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SIOP and SHRM: Promoting Evidence-Based HR

A collaboration between the Society for Industrial and Organizational Psychology (SIOP) and the Society for Human Resource Management (SHRM).

To further the use and understanding of evidence-based HR practices, SIOP and SHRM have partnered to create a series of resources for HR practitioners. These resources, available to both SIOP and SHRM members, are specifically intended to infuse the science of industrial-organizational (I-O) psychology and other HR disciplines into management practices for daily use in the workplace.

SHRM-SIOP White Paper Series

The SHRM-SIOP Science of HR white paper series provides practitioner-oriented reviews of evidence-based HR practices. These papers, written by leading researchers and practitioners in the field of I-O psychology and HR, make the science of evidence-based HR practices accessible to SHRM members.

For more information regarding the SHRM-SIOP Science of HR Series, please contact: Ashley Miller (Ashley.Miller@shrm.org) or David Dubin (David@psycharts.com).

SIOP is continuously working to develop materials about topics that will be published and distributed by SHRM to its membership. Each collaborative article will be posted here and can also be viewed on SHRM's website here.

  • Understanding Nonstandard Work Arrangements: Using Research to Inform Practice March 2017

    This paper provides a literature review on nonstandard work arrangements with a goal of answering four key questions: (1) what are nonstandard work arrangements and how prevalent are they; (2) why do organizations have these arrangements; (3) what challenges do organizations that adopt these work arrangements face; and (4) how can organizations deal with these challenges?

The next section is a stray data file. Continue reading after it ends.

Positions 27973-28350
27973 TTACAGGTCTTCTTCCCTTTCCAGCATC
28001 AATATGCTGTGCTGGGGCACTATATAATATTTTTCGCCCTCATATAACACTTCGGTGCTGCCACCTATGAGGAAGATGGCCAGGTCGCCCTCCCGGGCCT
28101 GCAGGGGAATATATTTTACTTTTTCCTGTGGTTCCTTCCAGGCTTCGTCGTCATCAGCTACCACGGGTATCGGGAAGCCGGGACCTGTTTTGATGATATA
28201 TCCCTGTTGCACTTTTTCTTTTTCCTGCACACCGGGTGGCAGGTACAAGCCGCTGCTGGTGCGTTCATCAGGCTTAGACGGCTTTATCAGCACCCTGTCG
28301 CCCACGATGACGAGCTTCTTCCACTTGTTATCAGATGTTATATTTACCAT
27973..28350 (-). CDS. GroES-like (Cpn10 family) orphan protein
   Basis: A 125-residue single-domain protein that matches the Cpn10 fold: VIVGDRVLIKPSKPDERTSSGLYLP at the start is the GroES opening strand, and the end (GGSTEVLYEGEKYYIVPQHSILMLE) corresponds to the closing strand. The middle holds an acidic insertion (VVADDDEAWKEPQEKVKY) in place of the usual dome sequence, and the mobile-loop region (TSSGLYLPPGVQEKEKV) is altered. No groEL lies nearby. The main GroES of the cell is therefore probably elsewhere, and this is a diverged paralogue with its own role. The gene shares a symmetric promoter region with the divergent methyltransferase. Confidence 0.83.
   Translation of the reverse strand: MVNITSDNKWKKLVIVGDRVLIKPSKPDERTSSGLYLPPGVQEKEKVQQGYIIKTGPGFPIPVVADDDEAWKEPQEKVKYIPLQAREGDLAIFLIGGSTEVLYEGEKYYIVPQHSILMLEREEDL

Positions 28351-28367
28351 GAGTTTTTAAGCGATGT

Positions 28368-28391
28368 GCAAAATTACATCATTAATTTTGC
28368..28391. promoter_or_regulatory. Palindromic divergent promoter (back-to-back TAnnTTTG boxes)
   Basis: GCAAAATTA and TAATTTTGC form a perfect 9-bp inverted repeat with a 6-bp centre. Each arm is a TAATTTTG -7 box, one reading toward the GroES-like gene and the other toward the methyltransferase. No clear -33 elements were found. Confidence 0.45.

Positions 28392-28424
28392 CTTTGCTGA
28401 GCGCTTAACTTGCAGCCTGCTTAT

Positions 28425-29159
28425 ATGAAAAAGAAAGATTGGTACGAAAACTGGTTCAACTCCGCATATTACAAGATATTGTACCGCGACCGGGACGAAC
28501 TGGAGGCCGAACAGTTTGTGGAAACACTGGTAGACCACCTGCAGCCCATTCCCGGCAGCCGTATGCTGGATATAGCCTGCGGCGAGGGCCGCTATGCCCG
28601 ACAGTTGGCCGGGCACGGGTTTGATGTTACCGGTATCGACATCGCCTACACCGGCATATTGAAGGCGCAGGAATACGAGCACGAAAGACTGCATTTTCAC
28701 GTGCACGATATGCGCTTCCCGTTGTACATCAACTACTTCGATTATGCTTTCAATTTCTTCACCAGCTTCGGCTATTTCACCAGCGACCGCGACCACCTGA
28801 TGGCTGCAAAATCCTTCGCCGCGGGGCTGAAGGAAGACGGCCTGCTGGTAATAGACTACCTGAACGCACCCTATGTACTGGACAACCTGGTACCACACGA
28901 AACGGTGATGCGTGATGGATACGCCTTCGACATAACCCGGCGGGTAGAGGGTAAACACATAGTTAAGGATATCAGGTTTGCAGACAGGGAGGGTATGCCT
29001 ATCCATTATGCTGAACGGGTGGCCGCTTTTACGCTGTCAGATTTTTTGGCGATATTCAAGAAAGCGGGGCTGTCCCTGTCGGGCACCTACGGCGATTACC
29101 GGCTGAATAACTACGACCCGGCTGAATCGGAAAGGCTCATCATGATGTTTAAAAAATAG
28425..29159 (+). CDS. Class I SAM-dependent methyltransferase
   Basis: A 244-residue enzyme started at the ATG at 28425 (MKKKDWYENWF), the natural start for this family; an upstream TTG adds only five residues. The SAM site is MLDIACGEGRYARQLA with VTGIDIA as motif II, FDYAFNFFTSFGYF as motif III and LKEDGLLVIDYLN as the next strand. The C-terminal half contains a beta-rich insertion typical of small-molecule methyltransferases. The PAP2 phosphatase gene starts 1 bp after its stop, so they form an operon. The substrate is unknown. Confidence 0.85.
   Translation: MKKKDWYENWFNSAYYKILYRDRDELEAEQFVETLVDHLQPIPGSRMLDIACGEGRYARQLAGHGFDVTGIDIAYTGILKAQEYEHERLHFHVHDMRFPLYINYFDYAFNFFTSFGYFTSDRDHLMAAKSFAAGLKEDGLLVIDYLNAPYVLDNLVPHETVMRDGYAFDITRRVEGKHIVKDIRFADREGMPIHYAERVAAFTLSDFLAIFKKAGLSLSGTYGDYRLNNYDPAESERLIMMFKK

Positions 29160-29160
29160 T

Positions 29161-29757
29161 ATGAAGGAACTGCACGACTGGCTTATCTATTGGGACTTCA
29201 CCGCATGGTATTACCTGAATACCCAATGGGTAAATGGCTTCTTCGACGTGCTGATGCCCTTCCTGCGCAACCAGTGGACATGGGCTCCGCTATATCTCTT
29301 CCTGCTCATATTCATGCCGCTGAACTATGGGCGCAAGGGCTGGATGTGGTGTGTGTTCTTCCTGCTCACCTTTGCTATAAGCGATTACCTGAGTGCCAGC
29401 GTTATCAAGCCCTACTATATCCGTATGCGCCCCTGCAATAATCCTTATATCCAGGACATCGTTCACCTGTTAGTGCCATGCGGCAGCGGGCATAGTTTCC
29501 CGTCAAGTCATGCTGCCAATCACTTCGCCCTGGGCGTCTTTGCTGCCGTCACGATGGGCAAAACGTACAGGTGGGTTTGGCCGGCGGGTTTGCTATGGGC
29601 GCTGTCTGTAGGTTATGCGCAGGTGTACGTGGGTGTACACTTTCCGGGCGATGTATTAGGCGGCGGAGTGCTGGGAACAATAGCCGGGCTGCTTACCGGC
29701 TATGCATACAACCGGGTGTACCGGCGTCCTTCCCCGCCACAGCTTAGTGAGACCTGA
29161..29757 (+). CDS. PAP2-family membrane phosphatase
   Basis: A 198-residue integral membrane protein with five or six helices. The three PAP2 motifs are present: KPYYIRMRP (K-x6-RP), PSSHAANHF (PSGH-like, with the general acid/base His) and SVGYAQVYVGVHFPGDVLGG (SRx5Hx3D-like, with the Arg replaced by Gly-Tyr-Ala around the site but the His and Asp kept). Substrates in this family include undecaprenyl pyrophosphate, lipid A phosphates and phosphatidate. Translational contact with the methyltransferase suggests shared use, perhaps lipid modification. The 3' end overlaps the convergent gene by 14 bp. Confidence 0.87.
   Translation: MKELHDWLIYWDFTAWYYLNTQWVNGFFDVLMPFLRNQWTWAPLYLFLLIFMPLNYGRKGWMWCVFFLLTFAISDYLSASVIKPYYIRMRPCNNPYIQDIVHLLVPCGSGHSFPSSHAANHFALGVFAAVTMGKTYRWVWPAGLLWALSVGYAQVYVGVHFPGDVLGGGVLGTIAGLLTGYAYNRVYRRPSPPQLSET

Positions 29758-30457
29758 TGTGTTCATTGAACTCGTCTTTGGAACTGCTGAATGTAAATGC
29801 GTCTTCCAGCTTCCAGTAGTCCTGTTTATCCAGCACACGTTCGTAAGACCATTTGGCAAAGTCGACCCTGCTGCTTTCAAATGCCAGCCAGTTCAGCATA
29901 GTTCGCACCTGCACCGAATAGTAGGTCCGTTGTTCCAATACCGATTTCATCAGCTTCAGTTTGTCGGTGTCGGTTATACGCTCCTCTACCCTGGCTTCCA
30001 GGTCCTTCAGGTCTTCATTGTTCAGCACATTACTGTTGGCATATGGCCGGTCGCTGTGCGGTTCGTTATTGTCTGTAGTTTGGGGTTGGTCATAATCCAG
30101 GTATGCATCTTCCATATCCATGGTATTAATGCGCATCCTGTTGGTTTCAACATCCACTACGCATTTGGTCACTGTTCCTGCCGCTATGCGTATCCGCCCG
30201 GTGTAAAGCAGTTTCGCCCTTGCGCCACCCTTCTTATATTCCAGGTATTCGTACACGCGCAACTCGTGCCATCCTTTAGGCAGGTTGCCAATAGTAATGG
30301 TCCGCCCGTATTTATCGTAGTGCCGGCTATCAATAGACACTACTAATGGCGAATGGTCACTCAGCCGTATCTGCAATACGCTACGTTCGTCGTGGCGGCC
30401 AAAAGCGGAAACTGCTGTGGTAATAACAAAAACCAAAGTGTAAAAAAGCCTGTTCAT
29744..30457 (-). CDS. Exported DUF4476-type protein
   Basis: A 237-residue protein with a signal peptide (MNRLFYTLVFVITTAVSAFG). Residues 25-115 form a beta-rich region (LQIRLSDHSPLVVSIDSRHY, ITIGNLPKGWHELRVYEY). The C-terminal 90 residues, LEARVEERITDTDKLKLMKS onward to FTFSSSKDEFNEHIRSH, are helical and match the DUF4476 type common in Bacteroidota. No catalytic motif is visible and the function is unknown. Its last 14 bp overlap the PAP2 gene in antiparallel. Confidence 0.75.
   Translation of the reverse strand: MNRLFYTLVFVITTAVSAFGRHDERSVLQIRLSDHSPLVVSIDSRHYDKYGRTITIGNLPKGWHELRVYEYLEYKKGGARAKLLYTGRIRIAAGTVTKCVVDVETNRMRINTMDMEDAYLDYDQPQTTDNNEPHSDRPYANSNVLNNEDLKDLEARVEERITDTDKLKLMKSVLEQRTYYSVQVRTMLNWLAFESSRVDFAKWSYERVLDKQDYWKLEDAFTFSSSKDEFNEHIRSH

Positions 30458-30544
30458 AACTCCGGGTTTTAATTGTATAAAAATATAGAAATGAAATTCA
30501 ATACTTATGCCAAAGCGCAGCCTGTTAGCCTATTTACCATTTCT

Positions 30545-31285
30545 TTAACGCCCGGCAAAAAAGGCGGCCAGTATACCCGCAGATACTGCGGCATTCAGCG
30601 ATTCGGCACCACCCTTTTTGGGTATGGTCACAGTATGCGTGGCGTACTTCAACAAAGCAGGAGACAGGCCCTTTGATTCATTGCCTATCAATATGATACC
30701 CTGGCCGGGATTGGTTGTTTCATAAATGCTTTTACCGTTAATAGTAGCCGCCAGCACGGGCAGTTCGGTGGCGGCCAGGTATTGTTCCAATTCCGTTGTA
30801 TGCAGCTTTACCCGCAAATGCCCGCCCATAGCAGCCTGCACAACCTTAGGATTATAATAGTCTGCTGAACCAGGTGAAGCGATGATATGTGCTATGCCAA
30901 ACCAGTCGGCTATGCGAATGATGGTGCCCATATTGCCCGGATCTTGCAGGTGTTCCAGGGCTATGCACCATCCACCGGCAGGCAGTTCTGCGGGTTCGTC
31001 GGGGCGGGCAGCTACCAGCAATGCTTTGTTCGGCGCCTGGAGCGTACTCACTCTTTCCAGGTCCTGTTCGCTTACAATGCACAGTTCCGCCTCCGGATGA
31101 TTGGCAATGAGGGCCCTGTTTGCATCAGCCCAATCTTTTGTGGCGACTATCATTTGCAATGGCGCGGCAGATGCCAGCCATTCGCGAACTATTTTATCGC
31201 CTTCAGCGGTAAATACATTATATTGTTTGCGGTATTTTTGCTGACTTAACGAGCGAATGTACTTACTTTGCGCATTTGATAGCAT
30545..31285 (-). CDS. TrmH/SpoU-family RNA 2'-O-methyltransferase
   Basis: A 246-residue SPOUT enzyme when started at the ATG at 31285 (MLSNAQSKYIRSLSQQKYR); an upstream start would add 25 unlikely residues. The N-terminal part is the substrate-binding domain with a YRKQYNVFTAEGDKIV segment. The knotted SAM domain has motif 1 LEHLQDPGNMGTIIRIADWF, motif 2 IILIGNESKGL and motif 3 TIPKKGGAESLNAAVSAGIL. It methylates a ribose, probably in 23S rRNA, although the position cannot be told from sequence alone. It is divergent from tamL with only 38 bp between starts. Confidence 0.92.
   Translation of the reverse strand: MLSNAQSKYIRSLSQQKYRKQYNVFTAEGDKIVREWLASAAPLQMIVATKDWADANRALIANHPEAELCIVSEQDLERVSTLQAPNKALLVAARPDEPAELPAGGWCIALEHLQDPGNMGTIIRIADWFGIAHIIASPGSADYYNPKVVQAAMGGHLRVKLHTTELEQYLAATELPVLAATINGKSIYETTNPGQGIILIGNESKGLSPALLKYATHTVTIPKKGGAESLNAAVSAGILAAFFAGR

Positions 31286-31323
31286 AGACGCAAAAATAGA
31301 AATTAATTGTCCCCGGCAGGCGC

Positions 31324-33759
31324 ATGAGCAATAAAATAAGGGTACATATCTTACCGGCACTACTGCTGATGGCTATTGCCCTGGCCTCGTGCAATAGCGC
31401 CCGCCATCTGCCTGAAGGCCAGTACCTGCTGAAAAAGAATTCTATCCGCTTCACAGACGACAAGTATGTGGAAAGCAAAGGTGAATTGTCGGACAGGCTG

Nonstandard workers tend to be defined as those who are associated with organizations for a limited duration of time (e.g., temporary workers), work at a distance from the organization (e.g., remote workers) or are administratively distant from the organization (e.g., third-party contract workers). Organizations use these kinds of workers to minimize costs, increase flexibility or take advantage of technology. However, there are unanticipated costs associated with these work arrangements. These costs stem from the challenge of managing the social exchange between workers and the organization, coordination of work and social integration in the workplace, and employee identification with the organization. We suggest some actions that organizations need to take when employing nonstandard workers.
  • Evidence-Based Strategies to Improve Workplace Decisions: Small Steps, Big Effects August 2016

    Although the need for effective decision-making is ubiquitous in the workplace, in practice the failure rate of important workplace decisions is surprisingly high. This white paper discusses evidence-based strategies that can be used to improve the quality of workplace decisions in today’s data-rich but time-poor environment. We emphasize strategies that are applicable across a wide variety of workplace decisions and that are relatively simple to execute (in some cases, requiring just a few minutes). We also respond to potential objections to the use of structured decision strategies. We end with a pre-decision checklist for important decisions.